A concept that lasted from the late 1870s into the 1980s in American politics
, where the Democrat
ic Party held a virtual stranglehold
on elected office in the South
. The South was thus considered "solidly" behind the Democrats.
The origins of this came out of the ashes of Reconstruction. White Southerners traced all of their suffering back to the election of Abraham Lincoln, the first Republican President, before the Civil War. The Radical Republicans' insistence on a punitive Reconstruction, while not heeded by President Andrew Johnson (leading to his impeachment trial), compounded the hatred most Southerners felt toward this party. When Reconstruction was finally lifted over the entire South in the Compromise of 1877 and "free" (meaning mostly white) elections were held for the first time since the Civil War, the Democrats were virtually handed the reins.
The Democratic philosophy of the time suited the South anyway. The Democratic party had virtually always been the more conservative of whatever two main parties existed, and the South was (and remains) a conservative region of the country. Despite the growth of a Northern liberal wing of the party, the South remained a lock to send its bloc of conservative Democratic Senators and Congressmen, and to vote for whichever Presidential nominee had a (D) beside his name, up into the 1950s.
It is undeniable that the civil rights movement was the main impetus behind the breakup of the solid South. As Southern blacks were registered to vote, they flocked to the Democratic Party both because the liberal wing of the party supported their movement and because being a Democrat was the only tenable Southern political affiliation at the time (see the end of my primary WU for why). Meanwhile, mostly-white conservatives saw the writing on the wall regarding the liberalization of even Southern state Democratic Parties, and started defecting en masse. Some of the hardcore race-baiters actually chose to be independent, but the main beneficiary of the Democratic exodus was the Republican Party. The Republicans started picking up first state legislature seats, then House seats, then governorships and Senate seats. This swing started to show in the 1970s and 1980s, and was plainly evident by the 1990s.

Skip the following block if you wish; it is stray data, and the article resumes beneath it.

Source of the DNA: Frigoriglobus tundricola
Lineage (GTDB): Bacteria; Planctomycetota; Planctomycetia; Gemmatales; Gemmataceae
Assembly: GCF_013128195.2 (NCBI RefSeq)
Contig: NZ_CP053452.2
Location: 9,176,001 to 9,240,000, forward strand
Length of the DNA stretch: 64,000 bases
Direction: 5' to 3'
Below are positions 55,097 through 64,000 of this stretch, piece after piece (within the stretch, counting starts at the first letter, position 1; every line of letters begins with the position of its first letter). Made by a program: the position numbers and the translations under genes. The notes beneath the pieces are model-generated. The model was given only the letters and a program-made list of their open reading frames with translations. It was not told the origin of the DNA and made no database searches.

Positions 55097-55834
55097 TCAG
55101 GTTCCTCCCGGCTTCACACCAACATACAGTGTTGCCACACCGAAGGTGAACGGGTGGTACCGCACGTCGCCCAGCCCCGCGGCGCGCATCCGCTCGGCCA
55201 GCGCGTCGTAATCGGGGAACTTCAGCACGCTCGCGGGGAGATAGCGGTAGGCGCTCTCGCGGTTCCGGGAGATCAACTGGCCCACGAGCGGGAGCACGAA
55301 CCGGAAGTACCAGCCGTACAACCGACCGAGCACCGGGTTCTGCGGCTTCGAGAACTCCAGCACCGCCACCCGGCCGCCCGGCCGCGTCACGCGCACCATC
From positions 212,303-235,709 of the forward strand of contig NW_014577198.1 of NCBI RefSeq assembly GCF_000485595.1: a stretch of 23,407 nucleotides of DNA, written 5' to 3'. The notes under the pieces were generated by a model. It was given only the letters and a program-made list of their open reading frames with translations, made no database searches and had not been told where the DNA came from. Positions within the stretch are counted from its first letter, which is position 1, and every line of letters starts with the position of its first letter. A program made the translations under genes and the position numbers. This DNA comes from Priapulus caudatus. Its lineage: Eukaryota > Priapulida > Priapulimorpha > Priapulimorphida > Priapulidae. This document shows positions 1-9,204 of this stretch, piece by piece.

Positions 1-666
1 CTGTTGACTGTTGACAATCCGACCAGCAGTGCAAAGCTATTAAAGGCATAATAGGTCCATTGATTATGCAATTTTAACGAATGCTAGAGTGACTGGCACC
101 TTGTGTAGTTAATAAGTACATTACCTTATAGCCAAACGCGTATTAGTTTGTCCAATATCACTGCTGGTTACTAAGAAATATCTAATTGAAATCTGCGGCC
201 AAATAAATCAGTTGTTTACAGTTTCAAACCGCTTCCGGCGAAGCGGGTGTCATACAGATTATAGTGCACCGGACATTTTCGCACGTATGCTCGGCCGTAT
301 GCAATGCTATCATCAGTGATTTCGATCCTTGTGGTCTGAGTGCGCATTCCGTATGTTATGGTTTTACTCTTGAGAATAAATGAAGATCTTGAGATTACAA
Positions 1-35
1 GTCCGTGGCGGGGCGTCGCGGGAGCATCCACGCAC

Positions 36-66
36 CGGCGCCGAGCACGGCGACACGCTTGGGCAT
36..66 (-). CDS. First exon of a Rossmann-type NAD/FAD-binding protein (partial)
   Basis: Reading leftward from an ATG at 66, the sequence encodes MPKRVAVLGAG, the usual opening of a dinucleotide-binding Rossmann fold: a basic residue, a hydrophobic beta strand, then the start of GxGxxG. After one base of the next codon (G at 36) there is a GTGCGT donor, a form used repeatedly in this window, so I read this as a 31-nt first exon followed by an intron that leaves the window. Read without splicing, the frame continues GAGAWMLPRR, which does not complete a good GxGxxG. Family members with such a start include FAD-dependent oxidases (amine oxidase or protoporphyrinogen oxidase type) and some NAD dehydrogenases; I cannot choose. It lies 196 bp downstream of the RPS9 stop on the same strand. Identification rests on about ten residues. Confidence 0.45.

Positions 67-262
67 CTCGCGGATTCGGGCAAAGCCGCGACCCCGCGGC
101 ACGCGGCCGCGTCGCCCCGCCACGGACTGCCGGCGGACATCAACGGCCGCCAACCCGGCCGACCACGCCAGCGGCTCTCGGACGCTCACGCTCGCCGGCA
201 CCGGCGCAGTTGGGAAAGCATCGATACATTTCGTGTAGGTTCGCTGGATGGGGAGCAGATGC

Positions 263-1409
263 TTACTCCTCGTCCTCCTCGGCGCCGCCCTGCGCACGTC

One side effect of this was the near-disappearance of the old-style Southern Democrat. The closest we have left is Sen. Zell Miller (D-Georgia); Rep. Virgil Goode (I-VA) was one before his 1999 departure and assumption of Independent status.
The Solid South is no more, but its breakdown provided the foundation for what some today call the conservative revolution.